By Aaron Reynolds
Every sport has a few different approaches, or styles if you will, to achieving greatness. When it comes to boxing, fighters are often divided into two different categories: orthodox and southpaw. While southpaw boxers are in the minority, they are considered the more difficult to face of the two fighting stances and the stance has become increasingly common in the past 20 years.
As a result, TheBestSportsBlog.com wanted to break down 5 Great Boxing Southpaws for your personal enjoyment. Do you agree or disagree with our list?
As unconventional as his nickname, Ronald "Winky" Wright frustrated opponents with a combination of stingy guard and southpaw stance. Wright won both WBO and WBC middleweight titles, including an impressive technical bout against Puerto Rican star Felix Trinidad. He would be higher up the list if not for being fairly inactive since 2006.
The defensive, technical Whitaker wasn't the most stylish boxer ever to grace the ring yet "Sweet Pea" had a method to his madness. The southpaw featured a notoriously tricky jab, and was infamously robbed of a 12 round decision against Julio Cesar Chavez in 1993.
Joe Calzaghe finished his boxing career 46-0, one of the few to go out undefeated. His 21-fight win streak as a champion is one of the most impressive ever. Rocky Marciano is the only fighter to go longer undefeated, yet he is rarely (if ever) recognized in the same sentence as the all-time greats.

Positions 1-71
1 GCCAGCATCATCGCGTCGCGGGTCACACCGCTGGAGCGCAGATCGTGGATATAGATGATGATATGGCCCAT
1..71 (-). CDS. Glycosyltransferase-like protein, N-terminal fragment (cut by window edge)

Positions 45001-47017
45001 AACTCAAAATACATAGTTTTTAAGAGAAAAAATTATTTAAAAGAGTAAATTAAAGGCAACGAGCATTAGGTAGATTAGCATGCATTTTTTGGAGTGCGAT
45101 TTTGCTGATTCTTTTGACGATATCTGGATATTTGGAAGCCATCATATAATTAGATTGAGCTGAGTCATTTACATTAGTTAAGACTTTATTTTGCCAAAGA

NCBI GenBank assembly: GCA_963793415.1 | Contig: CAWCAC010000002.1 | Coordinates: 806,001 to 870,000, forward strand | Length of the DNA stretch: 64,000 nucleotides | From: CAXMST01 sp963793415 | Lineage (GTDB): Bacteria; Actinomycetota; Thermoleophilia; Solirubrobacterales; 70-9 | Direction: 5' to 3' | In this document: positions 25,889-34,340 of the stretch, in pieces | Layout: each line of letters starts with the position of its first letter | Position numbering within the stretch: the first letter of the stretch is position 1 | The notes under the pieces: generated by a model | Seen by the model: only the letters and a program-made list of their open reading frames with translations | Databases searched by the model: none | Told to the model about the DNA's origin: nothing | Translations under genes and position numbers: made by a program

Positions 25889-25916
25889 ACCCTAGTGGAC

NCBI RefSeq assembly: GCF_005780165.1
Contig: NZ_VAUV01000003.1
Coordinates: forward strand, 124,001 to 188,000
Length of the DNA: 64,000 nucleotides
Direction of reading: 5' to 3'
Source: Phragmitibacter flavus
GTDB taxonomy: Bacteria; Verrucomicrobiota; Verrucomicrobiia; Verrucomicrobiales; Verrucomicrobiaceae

"Marvelous Marvin" switched from the orthodox to southpaw style early in his career and the rest… is… history. The move enabled Hagler to get his right hand, the power hand, closer to his opponents' chin and it worked beautifully. He is considered today to be one of the all-time greats.
Pacquaio arguably graces the top of the list, though that is open to debate. Pacquaio has won 10 world titles in eight different weight divisions, which clearly makes him one of the most versatile boxers at the very least. Pacquaio is also a famous southpaw that has worked with one of the top trainers in the game (Freddie Roach), which has changed the sport considering that trainers in the past wanted nothing to do with southpaw boxers.
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